Saturday, April 4, 2009 | 6:18 p.m.
Hundreds of black and orange Painted Lady butterflies released into the sky Saturday afternoon at a northwest Las Vegas Valley park were a symbolic tribute to lost loved ones.
But the butterflies that stayed close to the ground got the most attention from the children gathered at Buckskin Park for the annual John Anderson Celebration of Life Live Butterfly Release, sponsored by the Nathan Adelson Hospice.
Six-year-old Asia McCoy released her butterfly from its small, clear envelope. Then she watched it flutter into the grass. She poked at it with leaves and whispered words of encouragement.
Encouragement is often just what grieving people need in hard times, said Carole Fisher, chief executive officer of the hospice.
The 350 butterflies that were released had arrived the day before from a Florida butterfly farm, wrapped in ice packs. An event organizer said jet lag might explain their lethargy.
The event, which sold $25 butterflies, raised about $8,700 for the Nathan Adelson Hospice fund for patients. This fund cares for patients who find themselves near the end of life with no insurance. The hospice has two inpatient units that care for 34 patients. Outpatient services reach 350 in Southern Nevada.
About 450 people attended the sixth-annual event.
“It’s a wonderful way for people to come together who are experiencing grief and loss,” Fisher said. “We take a few moments for non-denominational prayer and it helps people in their grieving process.”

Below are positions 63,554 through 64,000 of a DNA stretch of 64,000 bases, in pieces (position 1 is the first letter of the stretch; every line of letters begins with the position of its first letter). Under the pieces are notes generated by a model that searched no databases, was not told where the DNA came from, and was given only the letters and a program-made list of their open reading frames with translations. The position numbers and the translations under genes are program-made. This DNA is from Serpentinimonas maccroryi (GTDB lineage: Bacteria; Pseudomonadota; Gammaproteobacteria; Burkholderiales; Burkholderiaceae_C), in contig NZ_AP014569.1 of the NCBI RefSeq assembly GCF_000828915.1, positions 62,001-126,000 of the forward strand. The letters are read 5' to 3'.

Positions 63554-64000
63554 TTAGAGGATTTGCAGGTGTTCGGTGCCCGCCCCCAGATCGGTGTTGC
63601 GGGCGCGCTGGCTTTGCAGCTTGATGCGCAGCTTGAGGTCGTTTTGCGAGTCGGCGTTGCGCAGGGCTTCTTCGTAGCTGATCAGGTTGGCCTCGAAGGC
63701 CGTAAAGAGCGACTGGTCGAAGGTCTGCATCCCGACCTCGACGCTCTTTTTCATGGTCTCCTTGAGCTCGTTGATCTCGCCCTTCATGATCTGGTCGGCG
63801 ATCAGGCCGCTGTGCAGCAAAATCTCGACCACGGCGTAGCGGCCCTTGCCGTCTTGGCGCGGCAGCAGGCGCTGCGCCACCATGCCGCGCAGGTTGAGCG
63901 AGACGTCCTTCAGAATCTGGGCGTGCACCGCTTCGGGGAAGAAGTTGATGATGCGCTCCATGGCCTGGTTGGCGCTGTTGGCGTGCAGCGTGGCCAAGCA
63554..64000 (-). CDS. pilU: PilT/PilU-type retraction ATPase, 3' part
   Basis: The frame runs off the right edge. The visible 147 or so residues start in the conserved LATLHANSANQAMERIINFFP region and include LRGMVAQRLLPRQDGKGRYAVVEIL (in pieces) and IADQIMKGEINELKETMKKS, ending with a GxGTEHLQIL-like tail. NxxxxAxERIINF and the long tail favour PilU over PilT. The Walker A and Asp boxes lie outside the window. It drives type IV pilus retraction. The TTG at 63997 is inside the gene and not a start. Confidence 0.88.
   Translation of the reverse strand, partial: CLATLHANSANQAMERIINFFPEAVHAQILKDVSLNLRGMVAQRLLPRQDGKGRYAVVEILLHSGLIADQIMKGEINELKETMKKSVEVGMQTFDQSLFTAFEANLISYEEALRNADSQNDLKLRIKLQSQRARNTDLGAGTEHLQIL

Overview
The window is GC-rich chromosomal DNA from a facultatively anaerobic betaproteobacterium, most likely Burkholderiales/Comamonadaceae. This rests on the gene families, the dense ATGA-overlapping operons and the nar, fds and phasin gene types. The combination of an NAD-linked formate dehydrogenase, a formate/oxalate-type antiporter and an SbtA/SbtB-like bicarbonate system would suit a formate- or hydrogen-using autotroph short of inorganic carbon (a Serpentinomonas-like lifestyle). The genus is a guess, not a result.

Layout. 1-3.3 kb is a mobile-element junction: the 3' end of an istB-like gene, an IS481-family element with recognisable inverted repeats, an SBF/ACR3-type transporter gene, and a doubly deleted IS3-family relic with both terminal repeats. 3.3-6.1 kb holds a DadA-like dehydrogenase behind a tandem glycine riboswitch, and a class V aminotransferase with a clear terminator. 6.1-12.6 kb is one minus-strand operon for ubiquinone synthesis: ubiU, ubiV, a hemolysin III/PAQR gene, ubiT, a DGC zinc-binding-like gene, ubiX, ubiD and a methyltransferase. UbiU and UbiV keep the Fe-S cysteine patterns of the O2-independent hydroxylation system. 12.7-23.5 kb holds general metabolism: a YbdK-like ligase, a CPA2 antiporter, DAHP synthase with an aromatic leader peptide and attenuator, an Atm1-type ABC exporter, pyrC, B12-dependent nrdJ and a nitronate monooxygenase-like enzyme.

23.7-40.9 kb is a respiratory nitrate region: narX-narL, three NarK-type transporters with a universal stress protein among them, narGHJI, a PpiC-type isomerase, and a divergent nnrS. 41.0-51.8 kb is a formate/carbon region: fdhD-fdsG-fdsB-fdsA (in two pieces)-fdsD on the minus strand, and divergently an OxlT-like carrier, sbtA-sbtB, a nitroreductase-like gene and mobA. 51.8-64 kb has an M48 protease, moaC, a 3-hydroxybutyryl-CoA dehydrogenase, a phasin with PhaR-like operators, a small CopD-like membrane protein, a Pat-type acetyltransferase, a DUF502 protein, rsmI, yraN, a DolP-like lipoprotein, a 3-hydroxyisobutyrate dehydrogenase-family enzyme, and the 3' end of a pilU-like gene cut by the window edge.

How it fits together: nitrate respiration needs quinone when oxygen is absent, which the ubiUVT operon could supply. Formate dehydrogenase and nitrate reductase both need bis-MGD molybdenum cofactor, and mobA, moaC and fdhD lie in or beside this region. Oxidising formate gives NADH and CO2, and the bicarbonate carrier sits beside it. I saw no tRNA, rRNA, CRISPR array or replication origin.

Emily McCann, of Henderson, bought a butterfly in honor of her husband, Ron, who died of cancer two years ago. She sat with a friend, Mary Matos, whose husband died after suffering from Alzheimer’s disease.
“It’s just nice to meet with other people (who are grieving), and there’s life here,” McCann said, motioning to all of the families who sat in the park, some who brought kites to fly on the spring day. The first butterfly released that afternoon landed in the green leaves of a tree just above their heads.
An organizer said the butterflies symbolize freedom and a new life past the grieving. The event was named in honor of Anderson, a member of the Nathan Adelson Hospice team for 23 years, who died in 2007.
Morgan and Alexus Alex, of North Las Vegas, released a butterfly to honor their grandfather, Stanley Johnson.
“He used to take me to a lot of places,” said Alexus Alex, 13. “And I remember what he looked like — tall and slim.”
“And handsome,” added her grandmother, Brenda Johnson.
For information about the nonprofit hospice visit www.nah.org.